An Army laboratory in Natick, Mass., is infusing beef jerky with a coffee cup's worth of caffeine to give soldiers a jolt with their protein. The snack, which looks like a Slim Jim, is part of new initiative to make portable meals more appealing and nutritious.
Although the Army already offers service men and women a version of instant Irish-cream coffee, it must be brewed with hot water, not always the most feasible option when you're in a war zone. The beef jerky is light, portable, and ready to eat. No cream or sugar required.
Experts at the Natick Soldier Research, Development & Engineering Center, a little-known facility outside Boston that creates the Army's field rations, known as MREs — perhaps "the most complained about food in the world," says Christian Davenport at The Washington Post. Durable MREs must have a three-year shelf life in up to 80 degree weather, and be able to survive a drop from an airplane. Obviously, MREs aren't just thrown together on a whim. "There is a lot of science that goes into this," says Natick spokesperson David Acetta. "It's not a bunch of cooks in the kitchen making recipes."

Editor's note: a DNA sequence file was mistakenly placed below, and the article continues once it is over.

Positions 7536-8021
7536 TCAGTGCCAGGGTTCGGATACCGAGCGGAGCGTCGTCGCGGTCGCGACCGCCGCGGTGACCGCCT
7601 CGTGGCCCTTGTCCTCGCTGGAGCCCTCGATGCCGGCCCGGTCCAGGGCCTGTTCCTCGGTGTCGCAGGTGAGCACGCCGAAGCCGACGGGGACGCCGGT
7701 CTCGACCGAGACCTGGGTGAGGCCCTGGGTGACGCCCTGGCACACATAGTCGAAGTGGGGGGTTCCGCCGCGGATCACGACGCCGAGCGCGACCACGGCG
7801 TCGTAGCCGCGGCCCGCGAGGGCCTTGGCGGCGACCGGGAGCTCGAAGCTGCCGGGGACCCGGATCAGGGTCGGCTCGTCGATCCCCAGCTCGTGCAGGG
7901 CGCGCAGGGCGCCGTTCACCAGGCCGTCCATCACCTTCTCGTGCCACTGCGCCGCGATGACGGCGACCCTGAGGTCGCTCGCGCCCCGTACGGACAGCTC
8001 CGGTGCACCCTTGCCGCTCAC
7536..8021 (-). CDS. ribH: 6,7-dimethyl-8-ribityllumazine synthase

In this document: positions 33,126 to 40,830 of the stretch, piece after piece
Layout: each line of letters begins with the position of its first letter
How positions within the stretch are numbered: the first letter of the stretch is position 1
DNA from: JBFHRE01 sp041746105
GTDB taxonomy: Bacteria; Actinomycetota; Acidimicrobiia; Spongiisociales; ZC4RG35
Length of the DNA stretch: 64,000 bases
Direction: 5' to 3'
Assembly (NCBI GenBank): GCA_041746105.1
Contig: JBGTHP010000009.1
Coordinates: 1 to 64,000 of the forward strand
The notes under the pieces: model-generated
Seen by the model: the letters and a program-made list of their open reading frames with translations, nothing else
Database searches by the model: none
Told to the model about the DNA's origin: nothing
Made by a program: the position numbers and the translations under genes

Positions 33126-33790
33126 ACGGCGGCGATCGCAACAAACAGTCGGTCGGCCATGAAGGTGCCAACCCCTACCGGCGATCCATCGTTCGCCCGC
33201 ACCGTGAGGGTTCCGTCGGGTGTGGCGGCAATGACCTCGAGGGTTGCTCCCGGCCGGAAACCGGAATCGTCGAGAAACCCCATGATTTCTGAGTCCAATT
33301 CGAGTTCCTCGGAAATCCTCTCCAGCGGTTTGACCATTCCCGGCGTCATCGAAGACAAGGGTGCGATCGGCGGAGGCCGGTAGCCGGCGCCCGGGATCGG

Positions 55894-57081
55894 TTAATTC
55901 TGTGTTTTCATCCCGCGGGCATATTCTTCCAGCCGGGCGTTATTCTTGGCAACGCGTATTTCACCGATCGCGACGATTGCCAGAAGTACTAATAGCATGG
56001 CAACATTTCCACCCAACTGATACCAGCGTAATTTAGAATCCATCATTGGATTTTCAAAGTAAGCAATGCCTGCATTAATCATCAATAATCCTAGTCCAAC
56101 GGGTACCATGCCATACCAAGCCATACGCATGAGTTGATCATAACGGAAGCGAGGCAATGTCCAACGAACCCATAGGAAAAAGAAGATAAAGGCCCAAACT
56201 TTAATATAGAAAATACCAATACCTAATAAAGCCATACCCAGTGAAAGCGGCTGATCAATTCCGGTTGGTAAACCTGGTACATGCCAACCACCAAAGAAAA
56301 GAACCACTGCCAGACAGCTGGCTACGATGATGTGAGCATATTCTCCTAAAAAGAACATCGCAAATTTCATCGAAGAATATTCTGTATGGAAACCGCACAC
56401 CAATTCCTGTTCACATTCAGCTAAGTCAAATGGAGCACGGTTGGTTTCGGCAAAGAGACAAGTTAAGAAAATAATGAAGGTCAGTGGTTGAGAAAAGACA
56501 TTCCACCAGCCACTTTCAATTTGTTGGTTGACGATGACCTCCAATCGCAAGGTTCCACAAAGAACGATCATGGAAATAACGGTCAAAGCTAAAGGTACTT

The military is looking to give its MRE program a "gourmet makeover," says Nadia Gilani at Britain's Daily Mail. There's a turbo-charged applesauce loaded with maltodextrin — a complex carbohydrate that gives soldiers an energy boost — appropriately dubbed "Zapplesauce." Other recent additions include chicken and pesto pasta, ratatouille, garlic mashed potatoes, and even a strawberry-banana dairy shake. According to Natick's Jeremy Whitslitt: "Nothing takes out a battalion of soldiers quicker than bad food."